Over the past couple of years, I’ve read lots of comments about the products from Dizzy Pig BBQ.  Now I always thought to myself, “How good could it be?”.  I’ve been through a number of grocery store rubs & grill seasonings and they all seem to be pretty much the same.  So it was with low expectations that I placed my first order with the folks at Dizzy Pig.

However, to say they exceeded my expectations is an understatement.  They have a variety of products targeted at different foods.  I ordered a gift pack of 3 of their products.  When the package arrived, I was pleasantly surprised to find a sample of many of their other products.  Here’s a rundown of my first order.

  • Dizzy Pig’s Dizzy Dust (available in regular or coarse grind) – This is a great all around rub that works well on pork, chicken or beef.  I really like it on pork butt or ribs.
  • Shakin’ The Tree – This rub is very versatile.  It has become my standard rub for chicken, but I’ve also used it as an accent to everything from fish to jalapeno poppers.
  • Raisin’ the Steaks – As the name implies, this is great for beef.  I like this on steaks and brisket.  It’s sort of a variation on a Montreal Seasoning.

Dizzy Pig makes a number of other rubs that I haven’t tried yet, but if these three are any indication of what I can expect you can bet I’ll be placing another order soon.  You should do the same.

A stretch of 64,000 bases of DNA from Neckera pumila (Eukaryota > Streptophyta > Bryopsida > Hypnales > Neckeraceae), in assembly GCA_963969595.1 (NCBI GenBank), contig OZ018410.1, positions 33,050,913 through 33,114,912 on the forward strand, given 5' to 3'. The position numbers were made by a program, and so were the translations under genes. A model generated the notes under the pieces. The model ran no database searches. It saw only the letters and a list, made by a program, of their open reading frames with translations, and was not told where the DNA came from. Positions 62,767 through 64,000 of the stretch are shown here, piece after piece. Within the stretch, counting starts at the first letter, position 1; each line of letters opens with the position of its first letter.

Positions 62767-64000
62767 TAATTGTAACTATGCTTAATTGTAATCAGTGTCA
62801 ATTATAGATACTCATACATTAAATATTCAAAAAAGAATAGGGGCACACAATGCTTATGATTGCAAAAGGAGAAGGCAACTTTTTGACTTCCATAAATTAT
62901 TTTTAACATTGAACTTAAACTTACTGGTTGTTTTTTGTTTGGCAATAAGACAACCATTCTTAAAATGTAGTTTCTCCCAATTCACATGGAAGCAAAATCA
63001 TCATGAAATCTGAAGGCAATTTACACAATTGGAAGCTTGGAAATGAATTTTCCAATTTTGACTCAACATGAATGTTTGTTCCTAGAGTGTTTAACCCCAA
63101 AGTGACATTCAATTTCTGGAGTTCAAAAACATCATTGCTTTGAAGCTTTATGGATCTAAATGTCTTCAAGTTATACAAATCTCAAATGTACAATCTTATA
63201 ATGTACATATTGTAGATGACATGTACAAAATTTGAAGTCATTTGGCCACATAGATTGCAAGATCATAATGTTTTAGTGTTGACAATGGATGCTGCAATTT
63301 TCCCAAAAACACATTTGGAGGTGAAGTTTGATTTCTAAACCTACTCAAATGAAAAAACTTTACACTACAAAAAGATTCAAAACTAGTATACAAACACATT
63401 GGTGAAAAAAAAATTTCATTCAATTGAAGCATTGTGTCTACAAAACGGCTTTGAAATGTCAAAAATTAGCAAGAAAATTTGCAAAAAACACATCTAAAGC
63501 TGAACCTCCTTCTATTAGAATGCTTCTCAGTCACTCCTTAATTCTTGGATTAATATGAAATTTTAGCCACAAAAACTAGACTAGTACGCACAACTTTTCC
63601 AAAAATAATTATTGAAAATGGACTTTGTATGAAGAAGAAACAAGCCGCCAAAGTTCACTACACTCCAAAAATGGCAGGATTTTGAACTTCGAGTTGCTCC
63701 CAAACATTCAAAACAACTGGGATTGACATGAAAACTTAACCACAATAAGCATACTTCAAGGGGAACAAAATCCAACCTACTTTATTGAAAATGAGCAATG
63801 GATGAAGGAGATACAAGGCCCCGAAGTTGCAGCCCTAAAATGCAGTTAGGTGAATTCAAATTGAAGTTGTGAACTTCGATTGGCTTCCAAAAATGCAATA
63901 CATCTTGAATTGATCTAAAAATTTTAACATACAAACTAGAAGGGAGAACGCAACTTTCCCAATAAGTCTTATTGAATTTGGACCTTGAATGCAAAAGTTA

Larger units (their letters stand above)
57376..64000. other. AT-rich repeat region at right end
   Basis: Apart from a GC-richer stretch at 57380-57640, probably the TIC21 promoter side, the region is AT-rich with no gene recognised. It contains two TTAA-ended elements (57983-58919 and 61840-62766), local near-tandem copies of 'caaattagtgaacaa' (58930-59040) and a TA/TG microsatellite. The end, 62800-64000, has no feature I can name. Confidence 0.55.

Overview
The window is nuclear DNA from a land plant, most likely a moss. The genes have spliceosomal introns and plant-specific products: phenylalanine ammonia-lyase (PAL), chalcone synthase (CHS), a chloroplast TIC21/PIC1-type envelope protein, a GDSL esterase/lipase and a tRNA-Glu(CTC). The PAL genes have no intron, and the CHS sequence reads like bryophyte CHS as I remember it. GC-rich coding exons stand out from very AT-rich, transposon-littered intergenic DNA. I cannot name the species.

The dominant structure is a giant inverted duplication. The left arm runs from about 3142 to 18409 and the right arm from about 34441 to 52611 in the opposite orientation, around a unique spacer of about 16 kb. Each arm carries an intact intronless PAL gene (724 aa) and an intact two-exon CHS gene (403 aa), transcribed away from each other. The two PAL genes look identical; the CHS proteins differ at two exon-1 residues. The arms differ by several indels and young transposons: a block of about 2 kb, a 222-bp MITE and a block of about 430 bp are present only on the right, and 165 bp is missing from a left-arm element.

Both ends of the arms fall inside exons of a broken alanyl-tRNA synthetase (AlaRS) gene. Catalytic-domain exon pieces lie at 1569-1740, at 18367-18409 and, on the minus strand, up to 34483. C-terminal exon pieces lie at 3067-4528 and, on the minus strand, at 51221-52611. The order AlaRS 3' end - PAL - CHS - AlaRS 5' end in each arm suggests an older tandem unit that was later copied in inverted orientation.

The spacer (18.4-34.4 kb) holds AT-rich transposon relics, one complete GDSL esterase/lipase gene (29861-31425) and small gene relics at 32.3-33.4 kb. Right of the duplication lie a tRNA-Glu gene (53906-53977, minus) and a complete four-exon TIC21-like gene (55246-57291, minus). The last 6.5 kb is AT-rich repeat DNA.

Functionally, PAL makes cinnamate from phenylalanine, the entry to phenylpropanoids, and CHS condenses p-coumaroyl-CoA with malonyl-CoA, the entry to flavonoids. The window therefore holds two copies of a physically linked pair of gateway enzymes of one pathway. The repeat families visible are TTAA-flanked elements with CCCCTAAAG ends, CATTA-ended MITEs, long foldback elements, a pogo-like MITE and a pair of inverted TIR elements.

What’s the Rub?

In BBQ circles, you’ll hear lots of talk about “rubs”. So, I thought I’d take a minute to level set what a rub is. Simply put, it’s a combination of spices applied to the outside of a piece of meat that result in the crispy outer crust that is often found on BBQ. The name is derived from the method of application.  Usually the rub is applied by vigorously rubbing into all the nooks and crannies of piece of meat you plan to BBQ.

Rubs can be as simple as salt and pepper, or very complex as found in commercially available rubs. Generally speaking, rubs are comprised of 1/3 salt, 1/3 sugar, 1/3 other seasoning to taste depending on the cut of meat that you’re applying it to. If you want to try your hand at making a rub, keep these proportions in mind.

Over the next few weeks, I’ll be writing reviews of some of the rubs that I’ve used over the past year or so. I’ll also share a couple of basic rubs that I’ve used with success.